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Historiography at the End of the RepublicProvincial Perspectives on Roman Rule$
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Liv Mariah Yarrow

Print publication date: 2006

Print ISBN-13: 9780199277544

Published to Oxford Scholarship Online: September 2007

DOI: 10.1093/acprof:oso/9780199277544.001.0001

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Theory and Method

Theory and Method

Chapter:
(p.78) 2 Theory and Method
Source:
Historiography at the End of the Republic
Author(s):

Liv Mariah Yarrow

Publisher:
Oxford University Press
DOI:10.1093/acprof:oso/9780199277544.003.0003

It is not a new idea that in antiquity intellectual activity could have a political dimension, particularly among non-Romans during the Late Republic. However, the poor survival rate of the relevant texts has meant that little attention is given to the writings themselves. Most of the intellectuals of central political influence are known only through testimonia, instead of via their own words. These difficulties can be overcome partially by positing a certain degree of unity amongst the intellectual elite throughout the Mediterranean. This premise allows for a reconstruction of the range of representations of and responses to a particular stimulus, namely the development of Roman hegemony. Statements made by non-Romans regarding Roman engagements outside Italy are not just reflections of reality, but are also attempts to direct the perspective of the elite, both Roman and provincial, and thereby redirect their future interactions.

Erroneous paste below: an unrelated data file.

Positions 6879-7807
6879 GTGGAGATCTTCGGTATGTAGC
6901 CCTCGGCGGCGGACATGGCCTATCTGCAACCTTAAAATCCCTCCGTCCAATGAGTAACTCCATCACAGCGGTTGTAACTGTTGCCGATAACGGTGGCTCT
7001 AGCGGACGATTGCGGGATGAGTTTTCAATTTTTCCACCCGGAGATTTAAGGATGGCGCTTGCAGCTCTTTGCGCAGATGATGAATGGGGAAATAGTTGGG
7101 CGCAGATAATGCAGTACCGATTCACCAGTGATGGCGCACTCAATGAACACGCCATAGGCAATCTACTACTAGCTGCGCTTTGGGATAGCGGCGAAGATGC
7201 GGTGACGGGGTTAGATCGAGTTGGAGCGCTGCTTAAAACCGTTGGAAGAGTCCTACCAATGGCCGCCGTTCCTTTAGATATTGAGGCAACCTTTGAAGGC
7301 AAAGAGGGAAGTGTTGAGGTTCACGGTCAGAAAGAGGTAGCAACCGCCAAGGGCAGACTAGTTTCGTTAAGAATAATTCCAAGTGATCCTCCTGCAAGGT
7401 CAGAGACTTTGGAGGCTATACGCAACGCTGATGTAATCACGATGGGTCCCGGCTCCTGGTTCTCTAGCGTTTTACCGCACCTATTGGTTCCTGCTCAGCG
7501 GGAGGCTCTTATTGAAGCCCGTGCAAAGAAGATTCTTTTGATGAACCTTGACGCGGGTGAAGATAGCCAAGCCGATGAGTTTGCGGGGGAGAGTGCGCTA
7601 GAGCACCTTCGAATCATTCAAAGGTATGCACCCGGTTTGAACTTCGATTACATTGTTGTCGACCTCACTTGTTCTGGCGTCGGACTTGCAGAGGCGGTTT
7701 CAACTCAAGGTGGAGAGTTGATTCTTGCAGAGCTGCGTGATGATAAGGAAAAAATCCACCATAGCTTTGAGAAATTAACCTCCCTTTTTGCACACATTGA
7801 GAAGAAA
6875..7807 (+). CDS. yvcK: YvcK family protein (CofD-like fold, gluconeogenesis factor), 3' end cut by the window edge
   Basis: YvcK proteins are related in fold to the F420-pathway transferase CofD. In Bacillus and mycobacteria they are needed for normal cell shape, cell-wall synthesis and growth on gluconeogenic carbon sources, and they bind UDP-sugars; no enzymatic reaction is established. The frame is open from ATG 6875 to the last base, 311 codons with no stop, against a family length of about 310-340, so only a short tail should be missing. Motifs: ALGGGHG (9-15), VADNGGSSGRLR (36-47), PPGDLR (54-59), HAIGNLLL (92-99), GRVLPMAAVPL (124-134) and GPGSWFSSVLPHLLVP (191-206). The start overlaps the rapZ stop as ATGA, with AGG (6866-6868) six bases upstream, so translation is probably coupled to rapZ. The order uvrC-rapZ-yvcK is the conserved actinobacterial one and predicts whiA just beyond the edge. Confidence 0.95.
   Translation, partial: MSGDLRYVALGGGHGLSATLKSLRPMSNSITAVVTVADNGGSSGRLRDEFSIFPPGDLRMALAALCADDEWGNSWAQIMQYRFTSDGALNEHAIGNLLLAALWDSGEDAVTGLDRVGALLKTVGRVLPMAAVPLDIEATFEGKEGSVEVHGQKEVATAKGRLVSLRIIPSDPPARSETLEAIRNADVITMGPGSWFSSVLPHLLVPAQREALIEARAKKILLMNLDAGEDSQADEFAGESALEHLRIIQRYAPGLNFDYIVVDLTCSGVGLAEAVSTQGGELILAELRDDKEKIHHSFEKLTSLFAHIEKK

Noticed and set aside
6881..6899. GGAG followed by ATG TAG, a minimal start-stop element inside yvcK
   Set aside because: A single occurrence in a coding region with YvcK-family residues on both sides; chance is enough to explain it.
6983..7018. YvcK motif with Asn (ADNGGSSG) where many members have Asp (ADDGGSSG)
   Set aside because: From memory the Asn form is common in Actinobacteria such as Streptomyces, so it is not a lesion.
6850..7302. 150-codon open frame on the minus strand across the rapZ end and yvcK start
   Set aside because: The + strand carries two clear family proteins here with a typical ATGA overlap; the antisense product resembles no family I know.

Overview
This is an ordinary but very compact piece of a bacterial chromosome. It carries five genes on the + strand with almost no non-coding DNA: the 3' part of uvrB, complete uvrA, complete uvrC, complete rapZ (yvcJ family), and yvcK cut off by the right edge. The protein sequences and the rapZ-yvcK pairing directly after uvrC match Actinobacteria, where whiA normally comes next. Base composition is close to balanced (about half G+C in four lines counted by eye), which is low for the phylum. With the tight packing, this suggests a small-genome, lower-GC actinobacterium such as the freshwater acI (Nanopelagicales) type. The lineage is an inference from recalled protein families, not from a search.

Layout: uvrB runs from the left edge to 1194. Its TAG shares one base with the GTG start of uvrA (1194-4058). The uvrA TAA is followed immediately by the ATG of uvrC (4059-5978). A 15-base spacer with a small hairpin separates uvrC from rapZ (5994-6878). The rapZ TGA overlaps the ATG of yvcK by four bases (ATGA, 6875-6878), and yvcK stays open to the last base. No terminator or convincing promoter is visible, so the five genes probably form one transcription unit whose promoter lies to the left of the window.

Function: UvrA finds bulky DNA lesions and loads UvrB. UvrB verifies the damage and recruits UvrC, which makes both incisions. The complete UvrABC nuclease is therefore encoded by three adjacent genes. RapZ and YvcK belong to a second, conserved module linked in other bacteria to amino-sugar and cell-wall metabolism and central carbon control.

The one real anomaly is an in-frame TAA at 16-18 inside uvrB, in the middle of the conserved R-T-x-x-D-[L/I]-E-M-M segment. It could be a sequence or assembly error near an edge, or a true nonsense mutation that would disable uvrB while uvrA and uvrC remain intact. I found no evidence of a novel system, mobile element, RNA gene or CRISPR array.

Keywords:   Rome, intellectuals, historical texts, antiquity

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